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The Joule Team.
The Joule Team.

In a city like Seattle, with its high density and geographically limited infrastructure, owning a car comes with a unique set of challenges. That struggle inspired Seattle entrepreneur Ian Maddox to come up with an alternative.

In early 2015 he launched Joule, which he describes as “vehicles as a service.” That service allows subscribers to lease a variety of cars (from Toyota to Tesla) without any time limit. When the car needs maintenance it can be exchanged for another rental.

“I‘ve been fascinated by the problems of traffic and car ownership ever since moving to Seattle in 1999,” said Maddox. “A decade later, I was introduced to the idea of an airplane fractional ownership and realized that a similar model could work for cars after some tinkering.”

Ian Maddox on stage at the TechCrunch Meetup + Pitch Off.
Ian Maddox on stage at the TechCrunch Meetup + Pitch Off.

The bootstrapped startup has seen steady momentum, taking home taking home the top prize at TechCrunch’s annual Seattle pitch-off.

We caught up with Maddox for this installment of Startup Spotlight, a regular GeekWire feature.

Explain what you do so our parents can understand it: “Joule offers all the convenience of car ownership with none of the hassle. Roadside assistance, maintenance, and car swapping are all included!”

Inspiration hit us when: “My wife was going to be late to an event because she was stuck at the car dealership waiting to get a problem fixed for the third time. I knew there had to be a better way. Our vehicles are supposed to work for us, and yet we are so often at the mercy of these complex and somewhat delicate machines. I decided to bring the the low-hassle experience of a car share to people who require full-time access to their vehicles.”

VC, Angel or Bootstrap: “Joule is bootstrapping our early pilot and actively seeking funding to close our seed round. Initial customer response has been so great that we’ve been able to avoid outside funding, but growing beyond the current stage will require capital infusion.”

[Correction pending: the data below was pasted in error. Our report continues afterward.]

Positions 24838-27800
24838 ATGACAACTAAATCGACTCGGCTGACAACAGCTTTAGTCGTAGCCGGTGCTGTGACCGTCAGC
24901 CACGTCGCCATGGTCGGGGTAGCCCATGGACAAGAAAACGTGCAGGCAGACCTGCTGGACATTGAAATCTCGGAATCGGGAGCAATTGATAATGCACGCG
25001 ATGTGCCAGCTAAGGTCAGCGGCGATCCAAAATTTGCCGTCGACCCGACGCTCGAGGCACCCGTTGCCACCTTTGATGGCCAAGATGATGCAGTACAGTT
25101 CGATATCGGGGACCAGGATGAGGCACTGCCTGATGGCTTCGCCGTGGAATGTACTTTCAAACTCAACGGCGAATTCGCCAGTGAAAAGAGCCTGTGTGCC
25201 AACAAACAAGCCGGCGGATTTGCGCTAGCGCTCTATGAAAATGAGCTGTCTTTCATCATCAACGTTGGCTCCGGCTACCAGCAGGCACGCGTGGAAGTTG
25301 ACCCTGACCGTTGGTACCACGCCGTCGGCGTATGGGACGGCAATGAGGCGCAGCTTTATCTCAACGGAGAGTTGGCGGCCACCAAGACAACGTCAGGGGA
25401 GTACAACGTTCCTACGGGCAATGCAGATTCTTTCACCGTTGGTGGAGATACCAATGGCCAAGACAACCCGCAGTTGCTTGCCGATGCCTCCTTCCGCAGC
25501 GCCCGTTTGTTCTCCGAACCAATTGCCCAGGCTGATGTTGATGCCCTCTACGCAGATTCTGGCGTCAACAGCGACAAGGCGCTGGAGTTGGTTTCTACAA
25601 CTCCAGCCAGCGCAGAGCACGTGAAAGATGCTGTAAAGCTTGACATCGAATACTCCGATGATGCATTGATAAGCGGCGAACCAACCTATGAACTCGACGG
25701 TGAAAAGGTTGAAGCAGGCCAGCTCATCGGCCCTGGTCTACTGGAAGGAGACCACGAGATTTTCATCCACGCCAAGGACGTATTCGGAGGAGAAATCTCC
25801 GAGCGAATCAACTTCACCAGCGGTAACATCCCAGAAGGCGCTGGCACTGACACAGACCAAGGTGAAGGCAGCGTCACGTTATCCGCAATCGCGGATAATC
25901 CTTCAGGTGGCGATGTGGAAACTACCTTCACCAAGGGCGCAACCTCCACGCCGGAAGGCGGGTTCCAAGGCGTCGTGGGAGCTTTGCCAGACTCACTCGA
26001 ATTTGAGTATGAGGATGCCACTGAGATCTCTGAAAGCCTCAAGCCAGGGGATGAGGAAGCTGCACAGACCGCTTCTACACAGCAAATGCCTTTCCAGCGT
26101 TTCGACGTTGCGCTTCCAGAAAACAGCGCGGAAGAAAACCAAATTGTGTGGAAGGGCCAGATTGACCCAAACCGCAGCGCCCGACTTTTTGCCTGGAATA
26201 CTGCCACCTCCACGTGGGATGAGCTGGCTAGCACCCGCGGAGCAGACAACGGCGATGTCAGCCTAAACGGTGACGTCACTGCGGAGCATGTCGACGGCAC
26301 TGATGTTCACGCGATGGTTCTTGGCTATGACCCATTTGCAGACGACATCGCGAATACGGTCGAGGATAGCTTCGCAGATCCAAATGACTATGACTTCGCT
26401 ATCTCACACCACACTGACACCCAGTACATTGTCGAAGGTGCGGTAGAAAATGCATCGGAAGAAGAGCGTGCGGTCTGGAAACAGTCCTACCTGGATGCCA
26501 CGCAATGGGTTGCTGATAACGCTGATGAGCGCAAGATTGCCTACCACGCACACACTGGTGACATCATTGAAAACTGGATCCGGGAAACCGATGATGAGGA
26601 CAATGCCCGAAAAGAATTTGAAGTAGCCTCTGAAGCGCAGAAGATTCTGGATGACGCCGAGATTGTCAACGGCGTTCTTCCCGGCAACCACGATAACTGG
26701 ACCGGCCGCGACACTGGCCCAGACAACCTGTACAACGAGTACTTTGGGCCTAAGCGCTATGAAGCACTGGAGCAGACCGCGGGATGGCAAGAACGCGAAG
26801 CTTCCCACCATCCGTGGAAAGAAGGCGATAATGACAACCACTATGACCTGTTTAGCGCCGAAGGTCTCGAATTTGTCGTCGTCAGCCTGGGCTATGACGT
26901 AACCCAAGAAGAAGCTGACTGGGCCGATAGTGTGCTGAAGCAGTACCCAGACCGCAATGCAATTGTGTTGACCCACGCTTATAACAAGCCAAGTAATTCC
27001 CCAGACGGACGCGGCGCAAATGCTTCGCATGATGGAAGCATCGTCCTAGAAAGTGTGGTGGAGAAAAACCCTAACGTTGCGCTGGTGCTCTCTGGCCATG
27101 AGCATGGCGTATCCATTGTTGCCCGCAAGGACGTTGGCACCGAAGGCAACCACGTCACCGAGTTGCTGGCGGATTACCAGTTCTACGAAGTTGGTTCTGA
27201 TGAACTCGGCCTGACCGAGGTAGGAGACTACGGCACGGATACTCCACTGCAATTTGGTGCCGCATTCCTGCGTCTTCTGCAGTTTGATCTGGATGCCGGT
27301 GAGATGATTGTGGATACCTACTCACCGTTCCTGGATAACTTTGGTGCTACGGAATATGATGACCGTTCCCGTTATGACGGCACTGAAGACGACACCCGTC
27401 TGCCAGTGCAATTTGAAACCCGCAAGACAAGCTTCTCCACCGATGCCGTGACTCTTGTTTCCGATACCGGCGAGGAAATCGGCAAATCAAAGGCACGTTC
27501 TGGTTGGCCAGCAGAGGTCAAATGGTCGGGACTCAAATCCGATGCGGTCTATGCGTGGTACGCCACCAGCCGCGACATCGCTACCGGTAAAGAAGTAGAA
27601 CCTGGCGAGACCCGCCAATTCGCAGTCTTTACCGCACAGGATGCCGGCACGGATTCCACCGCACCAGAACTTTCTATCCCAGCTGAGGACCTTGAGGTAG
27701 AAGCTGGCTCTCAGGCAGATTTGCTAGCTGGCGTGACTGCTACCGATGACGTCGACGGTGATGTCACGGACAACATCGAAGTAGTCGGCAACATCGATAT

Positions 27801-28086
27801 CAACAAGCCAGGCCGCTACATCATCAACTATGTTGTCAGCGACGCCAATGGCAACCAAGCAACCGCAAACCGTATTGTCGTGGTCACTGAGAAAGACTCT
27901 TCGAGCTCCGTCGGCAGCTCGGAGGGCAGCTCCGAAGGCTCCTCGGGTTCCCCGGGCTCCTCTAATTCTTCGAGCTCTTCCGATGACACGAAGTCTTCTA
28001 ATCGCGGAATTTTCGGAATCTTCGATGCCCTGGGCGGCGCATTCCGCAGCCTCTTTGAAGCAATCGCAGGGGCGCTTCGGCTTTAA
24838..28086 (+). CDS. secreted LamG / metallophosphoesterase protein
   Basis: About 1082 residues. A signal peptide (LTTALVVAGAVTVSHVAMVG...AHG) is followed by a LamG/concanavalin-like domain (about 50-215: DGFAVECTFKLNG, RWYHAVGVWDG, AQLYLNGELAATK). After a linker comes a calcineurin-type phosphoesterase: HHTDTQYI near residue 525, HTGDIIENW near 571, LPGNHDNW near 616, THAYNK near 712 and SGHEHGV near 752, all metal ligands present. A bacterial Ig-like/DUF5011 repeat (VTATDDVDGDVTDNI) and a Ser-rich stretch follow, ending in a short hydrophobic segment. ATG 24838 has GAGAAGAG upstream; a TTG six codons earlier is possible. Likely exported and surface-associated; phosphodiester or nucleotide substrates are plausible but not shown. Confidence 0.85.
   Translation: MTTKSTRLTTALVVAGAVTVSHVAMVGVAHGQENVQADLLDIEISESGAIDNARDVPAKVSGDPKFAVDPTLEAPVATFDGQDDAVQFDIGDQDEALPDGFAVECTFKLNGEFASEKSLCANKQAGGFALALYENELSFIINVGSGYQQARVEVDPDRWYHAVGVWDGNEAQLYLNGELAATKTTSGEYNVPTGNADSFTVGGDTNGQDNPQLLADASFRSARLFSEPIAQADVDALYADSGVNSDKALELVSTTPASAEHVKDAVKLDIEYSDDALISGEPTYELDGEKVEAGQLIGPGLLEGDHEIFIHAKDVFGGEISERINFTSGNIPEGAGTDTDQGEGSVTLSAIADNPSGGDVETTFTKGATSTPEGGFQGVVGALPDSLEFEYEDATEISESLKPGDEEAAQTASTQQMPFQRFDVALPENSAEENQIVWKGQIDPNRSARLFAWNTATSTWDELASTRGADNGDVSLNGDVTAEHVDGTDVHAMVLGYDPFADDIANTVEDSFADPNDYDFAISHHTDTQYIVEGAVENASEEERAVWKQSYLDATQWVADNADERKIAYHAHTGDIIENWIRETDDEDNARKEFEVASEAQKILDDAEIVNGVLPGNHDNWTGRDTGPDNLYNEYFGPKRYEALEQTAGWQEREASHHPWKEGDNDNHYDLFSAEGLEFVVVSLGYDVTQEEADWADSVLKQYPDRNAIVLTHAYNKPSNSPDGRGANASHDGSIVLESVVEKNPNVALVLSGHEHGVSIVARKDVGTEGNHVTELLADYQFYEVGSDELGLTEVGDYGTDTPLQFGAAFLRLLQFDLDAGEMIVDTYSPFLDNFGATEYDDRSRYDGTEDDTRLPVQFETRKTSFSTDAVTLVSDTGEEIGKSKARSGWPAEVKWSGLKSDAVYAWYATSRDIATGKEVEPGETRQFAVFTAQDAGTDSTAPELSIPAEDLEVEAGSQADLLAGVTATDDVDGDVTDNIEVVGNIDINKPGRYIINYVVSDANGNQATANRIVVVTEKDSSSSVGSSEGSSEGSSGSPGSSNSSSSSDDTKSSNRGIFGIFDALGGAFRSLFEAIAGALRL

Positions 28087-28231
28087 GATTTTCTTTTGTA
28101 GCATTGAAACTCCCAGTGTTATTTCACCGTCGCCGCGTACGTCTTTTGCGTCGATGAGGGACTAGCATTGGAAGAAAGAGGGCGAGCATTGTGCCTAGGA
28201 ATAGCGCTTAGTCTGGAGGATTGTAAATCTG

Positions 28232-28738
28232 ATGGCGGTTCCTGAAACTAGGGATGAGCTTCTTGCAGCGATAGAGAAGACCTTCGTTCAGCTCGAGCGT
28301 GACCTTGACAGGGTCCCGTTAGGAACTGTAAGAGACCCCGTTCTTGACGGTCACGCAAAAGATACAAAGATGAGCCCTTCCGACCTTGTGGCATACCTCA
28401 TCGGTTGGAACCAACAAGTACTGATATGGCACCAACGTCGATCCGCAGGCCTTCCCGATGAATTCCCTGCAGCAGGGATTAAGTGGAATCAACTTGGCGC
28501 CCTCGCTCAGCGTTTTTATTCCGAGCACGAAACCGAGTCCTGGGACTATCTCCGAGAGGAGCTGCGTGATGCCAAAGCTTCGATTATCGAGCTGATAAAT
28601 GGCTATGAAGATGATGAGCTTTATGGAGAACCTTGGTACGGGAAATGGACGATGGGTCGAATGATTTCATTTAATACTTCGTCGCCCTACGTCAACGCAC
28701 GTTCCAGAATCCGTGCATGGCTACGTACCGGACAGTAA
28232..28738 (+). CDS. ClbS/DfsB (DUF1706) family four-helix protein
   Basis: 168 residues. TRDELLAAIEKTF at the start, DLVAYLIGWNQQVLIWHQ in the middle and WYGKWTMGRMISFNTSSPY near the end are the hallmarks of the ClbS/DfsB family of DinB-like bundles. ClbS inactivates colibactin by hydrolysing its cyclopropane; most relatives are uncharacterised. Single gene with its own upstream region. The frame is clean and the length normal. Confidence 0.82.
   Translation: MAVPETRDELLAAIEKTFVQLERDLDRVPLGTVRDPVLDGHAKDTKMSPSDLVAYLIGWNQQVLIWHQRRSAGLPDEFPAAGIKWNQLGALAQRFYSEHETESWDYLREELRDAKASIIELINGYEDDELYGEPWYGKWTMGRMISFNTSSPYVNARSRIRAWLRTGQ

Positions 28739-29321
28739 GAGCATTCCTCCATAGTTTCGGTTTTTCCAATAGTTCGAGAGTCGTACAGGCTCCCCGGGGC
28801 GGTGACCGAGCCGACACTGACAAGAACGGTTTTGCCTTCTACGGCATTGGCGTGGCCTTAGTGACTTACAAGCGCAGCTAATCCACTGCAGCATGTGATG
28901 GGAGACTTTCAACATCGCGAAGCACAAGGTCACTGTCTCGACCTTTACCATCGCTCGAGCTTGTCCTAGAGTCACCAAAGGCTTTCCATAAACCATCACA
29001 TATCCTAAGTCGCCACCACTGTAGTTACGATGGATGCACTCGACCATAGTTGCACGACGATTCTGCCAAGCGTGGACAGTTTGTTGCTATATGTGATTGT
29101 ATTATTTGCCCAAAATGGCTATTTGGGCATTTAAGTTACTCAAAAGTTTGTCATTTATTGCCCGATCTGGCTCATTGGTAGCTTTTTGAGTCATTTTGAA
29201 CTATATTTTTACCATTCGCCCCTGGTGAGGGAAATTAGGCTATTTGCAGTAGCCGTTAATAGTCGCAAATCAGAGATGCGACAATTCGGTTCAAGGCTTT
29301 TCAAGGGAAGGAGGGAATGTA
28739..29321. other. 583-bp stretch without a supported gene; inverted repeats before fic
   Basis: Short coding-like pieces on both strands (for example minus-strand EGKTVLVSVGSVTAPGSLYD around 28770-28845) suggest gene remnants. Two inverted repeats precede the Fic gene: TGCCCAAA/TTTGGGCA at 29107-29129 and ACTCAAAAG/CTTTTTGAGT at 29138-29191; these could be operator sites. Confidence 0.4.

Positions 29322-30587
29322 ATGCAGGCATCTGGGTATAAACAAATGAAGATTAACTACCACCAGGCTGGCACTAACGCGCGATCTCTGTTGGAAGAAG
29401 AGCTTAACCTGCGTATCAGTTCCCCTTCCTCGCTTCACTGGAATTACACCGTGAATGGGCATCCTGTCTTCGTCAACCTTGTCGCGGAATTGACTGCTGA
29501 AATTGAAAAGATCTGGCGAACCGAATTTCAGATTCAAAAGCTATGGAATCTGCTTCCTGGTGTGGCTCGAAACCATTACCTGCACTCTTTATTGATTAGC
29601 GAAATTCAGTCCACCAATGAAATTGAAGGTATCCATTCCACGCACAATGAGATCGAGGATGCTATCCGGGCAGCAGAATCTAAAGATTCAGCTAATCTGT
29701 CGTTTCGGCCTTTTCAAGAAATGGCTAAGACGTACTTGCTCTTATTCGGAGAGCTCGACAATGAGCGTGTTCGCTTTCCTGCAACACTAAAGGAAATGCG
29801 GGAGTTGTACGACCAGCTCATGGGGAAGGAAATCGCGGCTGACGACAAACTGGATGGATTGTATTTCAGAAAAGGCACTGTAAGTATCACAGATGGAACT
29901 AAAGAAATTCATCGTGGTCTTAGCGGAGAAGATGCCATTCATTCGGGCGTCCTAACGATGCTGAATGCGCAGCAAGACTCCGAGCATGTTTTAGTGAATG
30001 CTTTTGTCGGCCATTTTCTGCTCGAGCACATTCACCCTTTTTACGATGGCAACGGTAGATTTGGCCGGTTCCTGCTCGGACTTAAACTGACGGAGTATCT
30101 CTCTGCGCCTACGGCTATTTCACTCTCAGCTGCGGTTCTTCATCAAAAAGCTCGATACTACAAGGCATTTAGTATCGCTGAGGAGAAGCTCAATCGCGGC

full-size-2000x2000-padded-solidOur ‘secret sauce’ is: “Our team. I have pulled together a group of people with complementary skill sets who are all passionate about revolutionizing transportation and car ownership. When the people you work with are as passionate about the concept as you are, the day goes faster, the work is easier, and you leave the office happy.”

The smartest move we’ve made so far: Bringing on two advisors as VP of Fleet. While all of the co-founders are passionate about changing transportation, we benefit from their decades of dealership and service center management experience.”

The biggest mistake we’ve made so far: “We had the opportunity to enter a well-known pitch contest which I mis-identified as a marketing opportunity and delegated to an intern. The feedback from the application review committee was appropriately harsh and we lost that opportunity. It was a very humbling moment and made me realize that as CEO, my name is attached to everything Joule does, and I need to at least put my eyes on everything public facing.”

Joule CEO Ian Maddox.
Joule CEO Ian Maddox

Would you rather have Gates, Zuckerberg or Bezos in your corner: “We’d pick Bezos; he has great vision and a drive for customer satisfaction.”

Our favorite team-building activity is: “We have a weekly offsite lunch with the whole team. Whether we are brainstorming over burgers and shakes or having a little friendly competition over an air hockey table, some of our best ideas and problem solving happens when we step out of the confines of the office and relax a little.”

The biggest thing we look for when hiring is: “Culture fit. You can hire the brightest, most skilled people, but if they aren’t passionate about what we’re doing as a team, it’s not going to work. A lot of great work can be slowed or even undone by poor corporate culture.”

What’s the one piece of advice you’d give to other entrepreneurs just starting out: “Do your research, make a model, make a plan, and make sure your plan includes decision points where you consciously plan to evolve or pull the plug based on what you’ve learned.”

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